Not only are animals that are far away in the distance closer to you, but they can provide you with a close-up view of animals who are nearer to you. It is magnificent to see the eyelashes of a giraffe or an elephant who is a few meters away from you through binoculars!

We will be discussing binoculars more in detail in a future blog post as well, to help you in making the best choice for your African safari.

Item Number Five: Anti Mosquito Spray.



What should not be missing in your luggage to go on safari is a spray against mosquitos. In tropical countries, it is something you must have to protect yourself from malaria and other diseases you can get from insects, but it is just more comfortable to not be bothered by the stinging and buzzing of these little creatures.

There are repellents on the market with DEET, but there are also products that are made from natural ingredients, which again, we will talk about for sure later and more in detail.

Adding to this, a decent mosquito net comes in very handy. Most of the time, lodges and hotel rooms have these, but I would still pack one extra. You never know if the one in the hotel room is old or broken.

Does it start for you as well, the itching of your skin, just seeing this picture? πŸ™‚


Item Number Six: A Good Backpack.


Well yes, you probably only need a backpack when you are camping and going on a safari with an overland safari vehicle, but I still think that when you are traveling from place to place, a backpack is the easiest form of luggage to use. And it forces you to travel ‘light’, so you can pack easier and faster.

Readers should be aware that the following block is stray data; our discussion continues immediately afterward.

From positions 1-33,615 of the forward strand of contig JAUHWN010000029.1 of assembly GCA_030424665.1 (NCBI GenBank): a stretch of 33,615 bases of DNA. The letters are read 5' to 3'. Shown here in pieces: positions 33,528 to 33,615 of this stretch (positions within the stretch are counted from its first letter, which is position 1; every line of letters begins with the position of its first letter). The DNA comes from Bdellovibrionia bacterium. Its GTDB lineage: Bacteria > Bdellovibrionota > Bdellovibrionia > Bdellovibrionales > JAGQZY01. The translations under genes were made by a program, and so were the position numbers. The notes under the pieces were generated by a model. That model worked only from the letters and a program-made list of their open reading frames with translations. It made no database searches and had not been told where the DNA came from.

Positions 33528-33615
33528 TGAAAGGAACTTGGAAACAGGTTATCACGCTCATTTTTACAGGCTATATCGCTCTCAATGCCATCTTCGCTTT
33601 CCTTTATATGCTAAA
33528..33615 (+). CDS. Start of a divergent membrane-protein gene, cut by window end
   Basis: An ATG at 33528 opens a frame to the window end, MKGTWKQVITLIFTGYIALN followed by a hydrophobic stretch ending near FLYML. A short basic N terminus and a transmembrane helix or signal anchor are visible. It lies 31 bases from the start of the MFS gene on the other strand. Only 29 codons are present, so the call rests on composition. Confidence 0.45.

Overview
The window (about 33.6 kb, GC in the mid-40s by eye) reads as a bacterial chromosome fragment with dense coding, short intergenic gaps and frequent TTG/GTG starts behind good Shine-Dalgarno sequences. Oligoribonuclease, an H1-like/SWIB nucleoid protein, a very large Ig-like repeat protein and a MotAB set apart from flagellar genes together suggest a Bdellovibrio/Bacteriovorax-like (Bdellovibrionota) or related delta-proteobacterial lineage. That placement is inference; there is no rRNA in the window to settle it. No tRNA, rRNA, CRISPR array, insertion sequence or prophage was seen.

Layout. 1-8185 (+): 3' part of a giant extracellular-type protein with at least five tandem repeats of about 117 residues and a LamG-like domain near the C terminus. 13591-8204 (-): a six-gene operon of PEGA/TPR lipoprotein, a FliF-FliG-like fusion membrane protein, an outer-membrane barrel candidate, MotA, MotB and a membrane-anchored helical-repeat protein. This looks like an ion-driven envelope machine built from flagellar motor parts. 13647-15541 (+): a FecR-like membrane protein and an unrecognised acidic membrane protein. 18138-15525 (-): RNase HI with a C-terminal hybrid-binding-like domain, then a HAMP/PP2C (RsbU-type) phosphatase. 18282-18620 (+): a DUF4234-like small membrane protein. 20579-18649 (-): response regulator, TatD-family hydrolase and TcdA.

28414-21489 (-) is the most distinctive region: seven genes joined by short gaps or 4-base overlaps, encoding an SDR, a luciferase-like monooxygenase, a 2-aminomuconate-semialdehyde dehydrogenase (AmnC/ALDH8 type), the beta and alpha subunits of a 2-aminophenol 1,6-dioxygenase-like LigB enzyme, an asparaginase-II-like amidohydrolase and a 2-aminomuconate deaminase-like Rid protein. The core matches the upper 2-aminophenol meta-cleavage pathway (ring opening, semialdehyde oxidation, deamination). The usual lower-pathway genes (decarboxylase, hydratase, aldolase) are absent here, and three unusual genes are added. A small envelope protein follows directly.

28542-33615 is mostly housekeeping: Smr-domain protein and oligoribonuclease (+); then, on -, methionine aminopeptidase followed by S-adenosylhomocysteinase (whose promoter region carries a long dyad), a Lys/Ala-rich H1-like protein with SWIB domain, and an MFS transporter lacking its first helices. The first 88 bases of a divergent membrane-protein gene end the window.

A small backpack is also quite useful when you go on a hiking safari and you need some stuff at hand, like sunscreen, water, lunch, something to sit on, etc..


Item Number Seven: A Warm Sleeping Bag.


What are you saying Lizzy: a warm sleeping bag? Well, that is what I thought as well when I first went to Africa: the sleeping bag that I bought will probably be too hot.

Well, it was not! I have been to NamibiΓ« and Botswana, and I can assure you, the nights can still get cold in the middle of the desert, for example!

I would figure out first what area you are going to and if the nights get cold or not and in which season you are going. If you are going to South Africa when it’s winter there, I would bring along a warm sleeping bag for sure! So make sure to be well informed before you go on your safari trip.

Item Number Eight: A Good Camera.


Well yes, a good camera is a necessity, no doubt about it! Later on my website, I will write about how to photograph wildlife and which camera’s are the best to go on a safari, but just in short:

  • A 200mm lens is really the minimum you need in order not to have “miniature” animals on your pictures!
  • A 300mm lens is ideal and gets you much more options for getting ‘closer’ to an animal. For example, choose a 70-200mm lens with an 1.4 extender or a 100-400 mm lens, together with a 10-18mm lens for landscapes.